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Illegal trash trade: E-waste smuggling contaminate developing countries

Disposing of electronic waste these days somehow resembles dumping radioactive waste in a third-world country: it’s illegal, but profitable. Millions of tons of used electronics end up in Asia and Africa, where recycling is a big yet dangerous business.

New models of gadgets and electronic components are released every day, while outdated computers, television sets, mobile phones, printers, fax machines are sent to the already existing, multi-million ton scrap heaps in the ‘Golden Billion’ countries.

A total of 9 million tons of e-waste is scrapped in the European Union every year, while Britain contributes an estimated 1.5 million tons to it, according to RT's correspondent Sara Firth .

Two-thirds of the UK’s fastest growing refuse sector turn a quick profit for itchy-fingered traders, who effectively dodge recycling costs and illegally export broken goods to developing countries.

In a bid to cope with the problem of e-waste smuggling, in 2012 the EU amended the directive on the waste of  electrical and electronic equipment (WEEE). The document is aimed at preventing the export of anything outdated or broken to developing countries.

While Britain abides by the EU directive, the situation with electronic waste in the Kingdom is particularly disturbing, with illegal traders selling used materials abroad, mostly to  the African states of Nigeria and Ghana, instead of recycling it, Firth reports.

“For example if you have a contract to recycle broken electronic goods, then you’re supposed to break those down into the component parts safely and in a safe environment. But there’s a cost involved with that. So if you can get paid to do that recycling but instead of doing that recycling just ship it out in containers to places like West Africa – you’re avoiding a fee and you’re getting paid, making more money that way,” explains Julian Newman from the Britain’s Environmental Investigations Agency, which back in 2011 presented a report on the illegal trade of electronic waste in Britain.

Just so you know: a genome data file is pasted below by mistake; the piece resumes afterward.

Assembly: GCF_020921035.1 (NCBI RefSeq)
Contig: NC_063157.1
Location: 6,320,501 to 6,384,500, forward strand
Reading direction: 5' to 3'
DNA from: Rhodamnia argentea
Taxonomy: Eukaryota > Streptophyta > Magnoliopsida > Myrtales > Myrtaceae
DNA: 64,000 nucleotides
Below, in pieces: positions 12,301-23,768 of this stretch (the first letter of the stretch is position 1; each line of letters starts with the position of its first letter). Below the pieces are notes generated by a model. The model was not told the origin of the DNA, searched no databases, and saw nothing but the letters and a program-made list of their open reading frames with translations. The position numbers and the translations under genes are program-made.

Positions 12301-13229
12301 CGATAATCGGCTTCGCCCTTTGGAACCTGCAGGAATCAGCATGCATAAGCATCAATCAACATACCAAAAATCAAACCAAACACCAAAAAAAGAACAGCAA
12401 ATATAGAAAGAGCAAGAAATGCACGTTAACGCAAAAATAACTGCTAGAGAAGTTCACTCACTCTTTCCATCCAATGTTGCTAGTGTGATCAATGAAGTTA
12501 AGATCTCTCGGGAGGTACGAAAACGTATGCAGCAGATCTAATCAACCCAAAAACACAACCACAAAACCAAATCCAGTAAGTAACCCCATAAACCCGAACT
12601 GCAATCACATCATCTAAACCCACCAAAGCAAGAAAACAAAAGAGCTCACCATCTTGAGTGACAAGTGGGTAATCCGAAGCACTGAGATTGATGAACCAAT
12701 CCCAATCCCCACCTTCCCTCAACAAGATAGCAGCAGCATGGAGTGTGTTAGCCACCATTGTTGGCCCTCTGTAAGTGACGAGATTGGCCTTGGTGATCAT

Black market grows, reputable recyclers suffer

Recycling of electronic waste is highly expensive because some components are either dangerous for the environment or flat out toxic. E-waste contains lead, mercury, cadmium and other heavy metals that can cause serious neurological damage. So there are some wise garbage-disposal companies that earn a double profit on household garbage: instead of remunerated utilization of outdated electronics they simply sell it, shipping the problem abroad.

An Indian worker carries a defunct CRT Monitor for disassembly at Ash Recyclers, a government approved e-waste management firm in Bangalore (AFP Photo / Manjunath Kiran)

Reputable recycling sites which process e-waste in a proper manner, extract from it not only basic metals, but silver and gold as well.

Despite the high costs of recycling, these companies are turning a profit, as the cost of the metals they extract from old electronics is also high.

As the illegal industry continues to grow, black market traders could price reputable recyclers who bear much greater expenses out of the market.